"Wow, Meghan. How intriguing! Oh, please, do go on."
Well, if you insist. I'm sure you've been waiting with bated breath for phase two of this process, so here goes. When last we left our heroes, everyone had just gone through an academic read. The data has spoken, I've made my notes, and now we're ready for the good stuff: your voice!
Why Tufts? Your answer to this question is my first stop on the reading journey, and sets the tone. Responses cover many topics, and the best responses reflect you and your excitement for Tufts. That excitement gets me excited.
Next, you let your life speak. I made some notes about your family and background when I first saw your file, but this answer gives the picture a bit more color. Whether it's your family, community, school or hometown, you give me a glimpse of the external forces that have shaped you. It's interesting on its own, but the better part is that I find this essay can follow me through the rest of the read, and gives roots to other pieces. Like when I read later about the time you dedicate to cartography, and can nod and think, "I bet that comes from his dad who once circumnavigated the globe in a sailboat!" Or, when I see your interest in Peace and Justice Studies and a desire to study abroad in Northern Ireland in your “Why Tufts?”, and recall mention of a childhood spent in Israel. Are you staring to see how the pieces can fit together?
My review of your supp ends with question three, a grab bag of sorts that can result in essays, poems, videos, websites, blogs, art, or pie (no one sent pie, but I won't discount it as a possibility). This is often my favorite response, and can elicit a "Well how about that?!" from me. The things that make baby Jumbos happy and nerdy are just so interesting. (Sidebar: So much just came out of your supp! I haven't even opened your Common App! At Tufts, we ask questions that are important to us, and place a premium on your responses. For the juniors in the crowd, I'll tell you something I say in my sessions and visits: Do not underestimate the Tufts supplement.)
Onward to the Common App, where I'll read your personal statement. I'm assessing content and presentation (aka voice). What did you say? How did you say it? What did I learn about you, and how does it add to what I know already? From here I'm scrolling up to your extracurriculars. I notate, read the little sample where you elaborate on one, then summarize. "A three season athlete and two season captain... A little bit of everything but all sustained for four years with LGBTQ leadership... A clear emphasis on community service and faith... Lots of time at a job, then responsibilities with siblings at home.... King/Queen of the school." The effect is cumulative, and the puzzle pieces that I've seen so far contribute to the full picture and are interpreted within the framework you create.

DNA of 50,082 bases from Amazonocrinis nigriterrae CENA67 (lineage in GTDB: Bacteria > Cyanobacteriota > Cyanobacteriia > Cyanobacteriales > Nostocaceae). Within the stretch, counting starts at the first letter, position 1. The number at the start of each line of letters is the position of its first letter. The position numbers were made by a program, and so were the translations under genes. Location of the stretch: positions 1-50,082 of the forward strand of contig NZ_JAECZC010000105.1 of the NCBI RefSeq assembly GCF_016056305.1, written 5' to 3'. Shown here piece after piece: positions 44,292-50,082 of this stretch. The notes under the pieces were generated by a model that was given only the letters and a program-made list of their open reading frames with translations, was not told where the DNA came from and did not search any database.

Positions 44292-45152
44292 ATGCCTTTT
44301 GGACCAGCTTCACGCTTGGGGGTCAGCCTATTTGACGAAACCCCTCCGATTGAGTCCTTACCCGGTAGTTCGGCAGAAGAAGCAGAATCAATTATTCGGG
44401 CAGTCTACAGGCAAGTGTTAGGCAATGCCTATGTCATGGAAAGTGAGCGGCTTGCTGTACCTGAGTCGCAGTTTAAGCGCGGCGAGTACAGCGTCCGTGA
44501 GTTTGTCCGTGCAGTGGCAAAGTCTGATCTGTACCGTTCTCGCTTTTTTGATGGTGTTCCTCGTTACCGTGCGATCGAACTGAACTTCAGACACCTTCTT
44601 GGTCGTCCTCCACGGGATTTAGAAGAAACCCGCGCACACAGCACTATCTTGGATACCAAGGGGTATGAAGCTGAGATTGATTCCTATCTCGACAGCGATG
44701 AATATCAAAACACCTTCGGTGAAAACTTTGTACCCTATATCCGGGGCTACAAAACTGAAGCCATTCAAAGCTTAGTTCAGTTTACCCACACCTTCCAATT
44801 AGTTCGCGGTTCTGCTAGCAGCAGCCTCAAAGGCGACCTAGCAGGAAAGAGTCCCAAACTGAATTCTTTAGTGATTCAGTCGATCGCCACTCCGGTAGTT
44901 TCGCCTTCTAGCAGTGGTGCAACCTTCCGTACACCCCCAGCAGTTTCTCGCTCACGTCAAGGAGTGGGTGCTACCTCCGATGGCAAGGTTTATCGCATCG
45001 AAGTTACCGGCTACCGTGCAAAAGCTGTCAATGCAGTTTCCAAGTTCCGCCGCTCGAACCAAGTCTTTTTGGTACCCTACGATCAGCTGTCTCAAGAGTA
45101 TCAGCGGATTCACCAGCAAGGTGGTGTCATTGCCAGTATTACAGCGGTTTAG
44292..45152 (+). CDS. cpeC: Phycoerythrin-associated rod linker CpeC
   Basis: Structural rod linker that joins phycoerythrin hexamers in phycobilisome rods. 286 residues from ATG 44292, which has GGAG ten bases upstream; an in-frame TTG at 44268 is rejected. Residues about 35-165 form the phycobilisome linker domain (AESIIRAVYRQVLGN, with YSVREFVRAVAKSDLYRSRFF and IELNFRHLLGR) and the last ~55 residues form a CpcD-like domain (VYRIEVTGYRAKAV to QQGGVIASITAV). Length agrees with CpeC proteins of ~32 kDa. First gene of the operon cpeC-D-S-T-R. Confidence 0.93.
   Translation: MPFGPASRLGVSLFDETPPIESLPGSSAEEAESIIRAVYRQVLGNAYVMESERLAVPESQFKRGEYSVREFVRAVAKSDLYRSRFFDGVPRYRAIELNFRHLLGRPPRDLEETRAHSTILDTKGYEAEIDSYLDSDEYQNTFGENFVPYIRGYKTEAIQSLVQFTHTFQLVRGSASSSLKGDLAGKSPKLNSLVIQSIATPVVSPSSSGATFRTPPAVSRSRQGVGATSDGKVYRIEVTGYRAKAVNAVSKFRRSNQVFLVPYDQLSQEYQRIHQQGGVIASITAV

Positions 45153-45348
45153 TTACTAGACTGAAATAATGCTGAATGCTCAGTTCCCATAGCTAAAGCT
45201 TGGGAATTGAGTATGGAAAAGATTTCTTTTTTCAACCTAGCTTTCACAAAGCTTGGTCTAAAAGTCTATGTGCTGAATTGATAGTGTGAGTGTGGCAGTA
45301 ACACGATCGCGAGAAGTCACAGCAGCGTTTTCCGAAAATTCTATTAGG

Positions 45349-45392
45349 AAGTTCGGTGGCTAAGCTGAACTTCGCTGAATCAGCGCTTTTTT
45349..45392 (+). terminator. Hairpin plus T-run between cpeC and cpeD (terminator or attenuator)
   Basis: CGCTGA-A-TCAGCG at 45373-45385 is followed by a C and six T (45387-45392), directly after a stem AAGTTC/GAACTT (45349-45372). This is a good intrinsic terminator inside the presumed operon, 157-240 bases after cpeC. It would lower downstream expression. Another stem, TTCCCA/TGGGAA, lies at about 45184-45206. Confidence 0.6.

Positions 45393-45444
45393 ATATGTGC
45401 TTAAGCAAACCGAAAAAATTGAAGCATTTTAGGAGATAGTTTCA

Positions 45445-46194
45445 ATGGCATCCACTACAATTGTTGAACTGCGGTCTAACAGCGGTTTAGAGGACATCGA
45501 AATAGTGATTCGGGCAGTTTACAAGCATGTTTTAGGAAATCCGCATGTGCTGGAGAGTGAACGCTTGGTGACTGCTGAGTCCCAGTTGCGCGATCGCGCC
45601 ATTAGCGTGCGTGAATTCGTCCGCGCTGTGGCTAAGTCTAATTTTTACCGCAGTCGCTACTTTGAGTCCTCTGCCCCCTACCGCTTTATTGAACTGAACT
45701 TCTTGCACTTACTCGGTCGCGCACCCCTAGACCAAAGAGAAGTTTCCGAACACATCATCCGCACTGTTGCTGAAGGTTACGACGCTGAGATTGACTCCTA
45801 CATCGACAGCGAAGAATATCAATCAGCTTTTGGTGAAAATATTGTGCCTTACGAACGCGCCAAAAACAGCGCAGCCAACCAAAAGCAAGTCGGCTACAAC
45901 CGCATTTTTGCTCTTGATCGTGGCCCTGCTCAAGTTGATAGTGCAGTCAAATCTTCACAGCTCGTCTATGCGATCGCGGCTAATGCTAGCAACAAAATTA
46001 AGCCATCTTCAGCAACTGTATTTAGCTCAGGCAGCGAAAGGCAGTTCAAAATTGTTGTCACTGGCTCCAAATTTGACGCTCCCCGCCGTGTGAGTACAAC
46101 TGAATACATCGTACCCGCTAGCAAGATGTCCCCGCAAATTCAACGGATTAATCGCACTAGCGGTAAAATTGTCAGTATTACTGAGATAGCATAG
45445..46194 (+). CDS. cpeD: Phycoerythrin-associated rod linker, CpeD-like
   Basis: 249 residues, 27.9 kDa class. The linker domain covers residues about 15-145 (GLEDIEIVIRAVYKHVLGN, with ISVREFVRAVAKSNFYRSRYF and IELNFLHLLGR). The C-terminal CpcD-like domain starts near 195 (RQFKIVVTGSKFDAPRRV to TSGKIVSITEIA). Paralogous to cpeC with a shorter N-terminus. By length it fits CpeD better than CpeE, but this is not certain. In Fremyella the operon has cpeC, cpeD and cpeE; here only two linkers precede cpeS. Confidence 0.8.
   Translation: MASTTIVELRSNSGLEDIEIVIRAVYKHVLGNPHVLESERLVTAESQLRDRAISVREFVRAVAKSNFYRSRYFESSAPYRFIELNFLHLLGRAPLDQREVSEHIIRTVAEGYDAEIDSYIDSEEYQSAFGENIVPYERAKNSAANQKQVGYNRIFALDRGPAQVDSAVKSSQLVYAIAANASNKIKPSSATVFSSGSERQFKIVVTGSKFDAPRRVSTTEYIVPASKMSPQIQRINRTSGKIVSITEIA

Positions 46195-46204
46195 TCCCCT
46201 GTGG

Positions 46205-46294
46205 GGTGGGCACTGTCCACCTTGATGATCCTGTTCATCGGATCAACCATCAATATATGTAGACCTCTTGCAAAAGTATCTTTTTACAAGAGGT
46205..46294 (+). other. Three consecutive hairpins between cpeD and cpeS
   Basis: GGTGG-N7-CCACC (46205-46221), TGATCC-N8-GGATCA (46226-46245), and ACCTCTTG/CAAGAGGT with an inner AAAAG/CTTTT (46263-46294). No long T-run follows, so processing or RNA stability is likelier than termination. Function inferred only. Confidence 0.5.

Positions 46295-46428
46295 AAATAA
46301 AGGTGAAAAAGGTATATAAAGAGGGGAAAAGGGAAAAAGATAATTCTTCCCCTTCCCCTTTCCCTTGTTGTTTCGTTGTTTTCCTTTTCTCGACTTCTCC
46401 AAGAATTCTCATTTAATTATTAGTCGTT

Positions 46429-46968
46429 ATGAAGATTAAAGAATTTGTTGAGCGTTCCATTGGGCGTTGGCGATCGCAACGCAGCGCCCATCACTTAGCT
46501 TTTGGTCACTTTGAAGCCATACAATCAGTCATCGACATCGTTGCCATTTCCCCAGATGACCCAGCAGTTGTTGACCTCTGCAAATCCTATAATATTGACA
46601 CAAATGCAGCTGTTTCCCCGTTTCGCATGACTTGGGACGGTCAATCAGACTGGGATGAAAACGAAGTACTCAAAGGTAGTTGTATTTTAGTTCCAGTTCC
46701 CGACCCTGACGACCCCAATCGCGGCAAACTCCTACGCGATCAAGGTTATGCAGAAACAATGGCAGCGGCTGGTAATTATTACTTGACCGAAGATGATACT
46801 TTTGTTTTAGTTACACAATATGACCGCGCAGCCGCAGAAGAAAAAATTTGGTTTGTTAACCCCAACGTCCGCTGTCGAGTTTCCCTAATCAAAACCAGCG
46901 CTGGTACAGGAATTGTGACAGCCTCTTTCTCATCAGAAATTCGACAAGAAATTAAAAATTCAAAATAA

Did you know your teachers love you? Go say thanks! From your recommendations, sometimes trends will emerge from a few sources. Maybe more than one rec mentions that you stand up for the little guy, or your interviewer and teachers comment on your inquisitive nature. They add fuel to the fire your essays built, round out the picture, and reinforce your overall feel. That's usually everything, but I'll flip through your file to look for miscellaneous pieces (the rec from your rabbi, a research summary you sent along, the update you sent us a month or two after applying, certificates of achievement from 3rd grade, etc.).
Everything's accounted for, I've made copious notes on each element, and it's my turn to synthesize, summarize, and bring your academics back into the mix. For some students, the narrative adds up neatly, the pieces all snowball, and my picture of you is crystal clear. For others, I need to put in a bit more hustle to make sure everything makes sense. But, hey, that's my job. I do my best to create a snapshot to share with the committee that will give them a comprehensive sense of what you're bringing to the process.
Thus concludes the read of a file. The order of operations is not set in stone, but no matter what shape it takes, every reader is seeing the same pieces. We shuffle off our completed "first reads" to a variety of destinations for another look from a fresh set of eyes. Some will go "up" or "down" to be seen by the dean or director and admitted, denied, or sent for another look. Others will go directly for a full "second read," which is a process worthy of its own blog post. When March rolls around, any student who has not been admitted or denied (aka - most applicants) goes to committee with input from two readers in tow and discussion to be added in the room.
It's a long process, but it's thorough, thoughtful, and as fair as possible. And that's where your file went!